It was on the way back upstream when my out-of-date Daly navigational skills saw us run full noise into a sand bar. We came to a shuddering halt in about six inches of water … The three of us leapt out to try and get the boat back into enough water but although six metres didn’t look far we had no chance of moving the boat!


Uh oh … Nothing left to do but walk to the fishing!

I tried blaming the water colour and the angle of the sun but Andrew and Nick weren’t listening. There was nothing to do but wait for the incoming tide to refloat us. Luckily we had a couple of cold beers in the esky to help with the wait!

The tide dropped out even more and we got out for a walk on the wet sand. It was around this time Andrew suggested there might be a barra lurking along the lengthening sand bar edges. I was still feeling a bit dejected about our predicament when Andrew decided to go for a land based barra fish (maybe that should read sand bar based barra fish). After only half a dozen casts Andrew yelled out “Fish ON!“ and I looked up to see a nice barra around 60 cm leaping along the edge of the newly named “Wazza’s sand bar”. How good is that? Stranded in the middle of the Daly but still catching barra!


Beach fishing Daly River style.


The exciting sight of jumping barra never disappoints!

What happened after that was all a bit unreal as we went on to land five barra up to 80 odd centimetres and dropped around the same number. I then suggested it was all part of my fishing plan but Andrew and Nick still weren’t listening to my excuses.

I was telling the boys about the tidal bore that comes up the Daly on certain tides and said it would be wise to keep an eye out and not get too far from the boat just in case we got one on today’s incoming tide. Shortly after, I was sitting at the boat when I noticed what appeared to be a small wave a few hundred metres away. I yelled out to Andrew and Nick that the tide was on its way back in and to hurry up and get back to the boat. After a short sprint of a 100 metres Nick and Andrew got to experience their first tidal bore and how quickly the water level can rise. As you can see from the photo the boat was a good half a metre above water level but within 10 seconds of the incoming wave hitting the edge of the sand bar we were floating and able to fire the motor up and move on.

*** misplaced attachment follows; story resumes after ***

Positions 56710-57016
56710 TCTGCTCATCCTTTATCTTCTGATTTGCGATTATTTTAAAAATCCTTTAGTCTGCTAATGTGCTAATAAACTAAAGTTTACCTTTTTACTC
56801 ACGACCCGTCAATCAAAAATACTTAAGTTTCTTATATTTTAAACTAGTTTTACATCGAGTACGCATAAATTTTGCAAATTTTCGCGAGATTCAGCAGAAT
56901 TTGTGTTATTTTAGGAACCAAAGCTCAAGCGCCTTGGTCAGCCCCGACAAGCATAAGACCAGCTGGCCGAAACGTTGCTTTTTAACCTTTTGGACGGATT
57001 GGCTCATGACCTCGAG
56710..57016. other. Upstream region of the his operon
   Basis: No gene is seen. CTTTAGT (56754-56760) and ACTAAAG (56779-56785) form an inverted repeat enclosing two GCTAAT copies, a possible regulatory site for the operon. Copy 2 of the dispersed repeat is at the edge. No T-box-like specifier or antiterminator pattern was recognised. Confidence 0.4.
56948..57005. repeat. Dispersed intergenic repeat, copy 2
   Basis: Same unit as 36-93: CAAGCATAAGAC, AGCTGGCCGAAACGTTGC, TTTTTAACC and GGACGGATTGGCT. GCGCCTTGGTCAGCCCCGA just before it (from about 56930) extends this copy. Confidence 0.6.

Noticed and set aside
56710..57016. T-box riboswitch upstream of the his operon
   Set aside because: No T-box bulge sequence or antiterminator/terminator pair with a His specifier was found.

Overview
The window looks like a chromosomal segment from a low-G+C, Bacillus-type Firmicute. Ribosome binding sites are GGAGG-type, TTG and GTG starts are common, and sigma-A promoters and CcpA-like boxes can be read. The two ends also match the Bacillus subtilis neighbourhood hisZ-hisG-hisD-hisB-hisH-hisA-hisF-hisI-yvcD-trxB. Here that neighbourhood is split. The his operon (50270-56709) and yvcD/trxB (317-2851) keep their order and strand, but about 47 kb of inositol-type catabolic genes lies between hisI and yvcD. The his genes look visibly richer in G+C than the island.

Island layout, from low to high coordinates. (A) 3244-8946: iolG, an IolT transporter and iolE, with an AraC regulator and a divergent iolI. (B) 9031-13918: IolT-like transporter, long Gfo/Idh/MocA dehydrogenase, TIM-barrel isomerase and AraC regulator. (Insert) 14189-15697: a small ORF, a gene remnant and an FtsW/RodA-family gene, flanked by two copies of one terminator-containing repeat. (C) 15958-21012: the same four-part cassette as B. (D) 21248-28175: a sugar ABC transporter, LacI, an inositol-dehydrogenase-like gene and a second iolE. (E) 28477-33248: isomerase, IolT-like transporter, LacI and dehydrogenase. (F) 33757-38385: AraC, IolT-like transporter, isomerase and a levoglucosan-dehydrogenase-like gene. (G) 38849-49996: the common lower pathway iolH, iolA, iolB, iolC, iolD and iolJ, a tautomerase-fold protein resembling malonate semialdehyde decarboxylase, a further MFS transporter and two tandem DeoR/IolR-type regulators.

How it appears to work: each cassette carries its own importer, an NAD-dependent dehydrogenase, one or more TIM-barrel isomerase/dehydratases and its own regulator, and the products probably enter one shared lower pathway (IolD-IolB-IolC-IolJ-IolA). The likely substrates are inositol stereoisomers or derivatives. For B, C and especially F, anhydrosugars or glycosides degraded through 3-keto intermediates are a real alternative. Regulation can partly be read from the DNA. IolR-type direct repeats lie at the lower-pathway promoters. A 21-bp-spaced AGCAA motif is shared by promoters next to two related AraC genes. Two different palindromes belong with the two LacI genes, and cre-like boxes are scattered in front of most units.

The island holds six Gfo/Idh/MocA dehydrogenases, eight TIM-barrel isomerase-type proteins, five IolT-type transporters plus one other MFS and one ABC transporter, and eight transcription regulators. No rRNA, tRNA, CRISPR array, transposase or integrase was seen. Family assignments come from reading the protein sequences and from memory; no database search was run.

Lesson – don’t be too far from your boat when you’re stranded on a sand bar in the middle or the Daly River and the tide is due to arrive soon! Definitely would not be a nice feeling trying to swim after your boat in the middle of any croc infested Top End river.

Shane and Mike had wisely abandonded us shortly after our grounding and had gone back to Reed creek where Shane landed three nice barra to 85cm and saw an even bigger one come up under his popper. After a thankfully uneventful trip back to the Mango Farm boat ramp we got the boats back on the trailers and went for a shower and settled in for a few drinks while enjoying one of Margie’s great curry chicken dishes.

We had a bit of a count and between the two boats we landed 16 barra which we all agreed had been a great day’s fishing. Even the grounding had turned out to be a great adventure. I still reckon it was water colour and sun angle that made me hit it but I fear I will have to endure a few more taunts before that little episode is forgotten!